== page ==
Remember ME - You Me and Dementia

May 15, 2011

INDIA: Surgery’s silver lining

NEW DELHI / The Hindustan Times / Wellness / May 15, 2011

By Rhythma Kaul, Hindustan Times

At 107, Vidyawati Chopra, who underwent a hip-replacement surgery last month, joined a growing list of over people over 80 years of age, who agree to go under the knife despite their age. Nearly 10% of surgeries in hospitals are performed on people such as her, up from barely 1% till a decade ago.

Vidyawati Chopra (107) opted for hip replacement surgery, enabling her to walk. Post surgery period has been good and she has had "no pain." Photo: Ronjoy Gogoi/ HT

“We were a little skeptical, but she was keen. Doctors convinced her that many old-aged people were undergoing various surgeries these days with good results,” said Meera Chopra, her granddaughter. “She wanted to take a chance, to get rid of a bed-ridden life,” added Chopra.

Post-surgery, Chopra has had no pain, and undergoes regular sessions of physiotherapy to improve her joint movement. “In a couple of months, she should be able to move around without any difficulty. The surgery has proved good for her, else she wouldn’t have been able to walk at all,” said Dr Dattatreya Mohapatra, orthopedic surgeon at Primus Super-specialty Hospital , who did the surgery.

In a country where life expectancy is 70 years, from a mere 35 years in 1947, and nearly 15% of the population is more than 65 years of age, more doctors are performing surgeries on old people. In Delhi-NCR combined, about 150 knee replacement surgeries take place in a day.

“With improved longevity and advanced diagnostic tools available, we have a substantial amount of old people in need of surgeries,” said Dr Anil Bhan, senior cardiac surgeon, Medanta- The Medicity. Recent WHO data says non-communicable diseases, especially related to heart, will be a major killer in coming times.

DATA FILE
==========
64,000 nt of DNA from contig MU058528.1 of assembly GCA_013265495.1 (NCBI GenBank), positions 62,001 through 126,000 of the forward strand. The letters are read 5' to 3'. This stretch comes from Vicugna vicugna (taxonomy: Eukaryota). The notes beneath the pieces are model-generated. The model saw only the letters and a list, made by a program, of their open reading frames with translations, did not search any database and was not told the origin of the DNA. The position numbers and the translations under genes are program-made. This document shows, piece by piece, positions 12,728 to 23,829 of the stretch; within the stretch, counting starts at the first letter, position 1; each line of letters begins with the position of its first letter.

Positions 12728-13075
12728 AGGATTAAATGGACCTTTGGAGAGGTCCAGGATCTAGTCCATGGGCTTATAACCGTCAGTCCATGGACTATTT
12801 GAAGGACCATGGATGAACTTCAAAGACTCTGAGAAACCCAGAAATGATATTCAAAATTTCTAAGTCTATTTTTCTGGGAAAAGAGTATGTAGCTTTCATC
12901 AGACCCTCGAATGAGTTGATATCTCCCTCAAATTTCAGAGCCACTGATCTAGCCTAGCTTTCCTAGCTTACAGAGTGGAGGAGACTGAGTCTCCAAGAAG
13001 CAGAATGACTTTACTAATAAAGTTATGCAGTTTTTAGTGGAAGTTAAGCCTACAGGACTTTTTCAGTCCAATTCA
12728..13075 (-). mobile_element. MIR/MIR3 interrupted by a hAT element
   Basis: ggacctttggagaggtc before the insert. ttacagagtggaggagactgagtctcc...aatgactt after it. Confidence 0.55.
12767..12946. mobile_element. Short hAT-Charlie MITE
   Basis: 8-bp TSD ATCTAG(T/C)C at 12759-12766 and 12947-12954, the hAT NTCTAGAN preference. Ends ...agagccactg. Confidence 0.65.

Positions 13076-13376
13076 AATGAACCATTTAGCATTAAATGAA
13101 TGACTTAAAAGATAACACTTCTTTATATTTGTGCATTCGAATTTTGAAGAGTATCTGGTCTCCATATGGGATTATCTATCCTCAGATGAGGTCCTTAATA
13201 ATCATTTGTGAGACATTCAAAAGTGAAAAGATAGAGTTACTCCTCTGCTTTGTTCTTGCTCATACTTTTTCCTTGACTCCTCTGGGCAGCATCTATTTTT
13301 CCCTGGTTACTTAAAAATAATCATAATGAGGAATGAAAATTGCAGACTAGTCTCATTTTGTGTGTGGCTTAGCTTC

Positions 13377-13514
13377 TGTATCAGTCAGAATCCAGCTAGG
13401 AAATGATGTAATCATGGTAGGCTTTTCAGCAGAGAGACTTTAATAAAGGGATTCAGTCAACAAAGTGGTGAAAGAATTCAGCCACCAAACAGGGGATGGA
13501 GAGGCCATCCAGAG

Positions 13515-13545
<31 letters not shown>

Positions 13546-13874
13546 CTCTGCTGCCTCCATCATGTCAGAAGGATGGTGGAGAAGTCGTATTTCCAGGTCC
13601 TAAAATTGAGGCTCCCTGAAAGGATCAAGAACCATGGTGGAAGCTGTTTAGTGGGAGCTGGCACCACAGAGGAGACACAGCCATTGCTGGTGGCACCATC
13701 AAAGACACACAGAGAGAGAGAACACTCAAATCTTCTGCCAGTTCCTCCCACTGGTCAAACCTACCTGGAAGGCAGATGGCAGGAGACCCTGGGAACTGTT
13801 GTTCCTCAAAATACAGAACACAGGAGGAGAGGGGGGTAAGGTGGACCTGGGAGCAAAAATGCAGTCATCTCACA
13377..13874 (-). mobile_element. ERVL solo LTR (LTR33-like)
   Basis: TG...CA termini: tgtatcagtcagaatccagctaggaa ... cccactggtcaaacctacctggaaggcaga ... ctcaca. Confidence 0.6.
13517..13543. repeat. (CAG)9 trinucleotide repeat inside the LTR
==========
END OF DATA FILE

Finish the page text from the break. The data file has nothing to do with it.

Last week, Dr Bhan performed a twin surgeries — open heart bypass (for two blocked arteries) and abdominal aortic aneurysm repair (abnormal ballooning of the vessel that supplies blood to lower parts of the body), on an 85-year-old man. “No one could have imagined this till some time ago. The patient’s positive attitude really made it easy,” said Dr Bhan.

Advances in medical technology and techniques have given people above 80 years the right to an improved quality of life. “Chronological age should never restrict people from living a better life. Many of them are as fit as people much younger to them,” said Dr AK Bisoi, professor, department of cardiac surgery, All India Institute of Medical Science (AIIMS), who recently performed open heart by-pass surgery on a 99-year-old man. “One patient insisted I operate him on his 90th birthday,” Dr Bisoi added.

“Support systems are becoming almost non-existent, and so it’s important for old people to not be dependent on anyone as far as possible,” said Dr Mohapatra.

T. Nath (85) has undegone twin surgeries - open heart by pass (for two blocked arteries) and  abdominal aortic aneurysm repair.
Photo: Manoj Kumar/HT

Besides the surgery, the post-operative recovery period is also critical (see box). “Older people have weaker healing capacity,” said Dr Anshuman Agarwal, senior consultant urologist, Fortis Hospital, who recently removed the enlarged prostrate of a 94-year-old using laser technique. Fifty per cent of men above 60 years have prostrate problem and 30% of them undergo surgery.

Pre-operative screening has seen maximum improvement in last 10 years and helped improve the outcome.

“We have state-of-the-art equipment that helps us evaluate risks and plan the surgery, optimising the chances of survival, as opposed to an emergency surgery,” said Dr Bhan.

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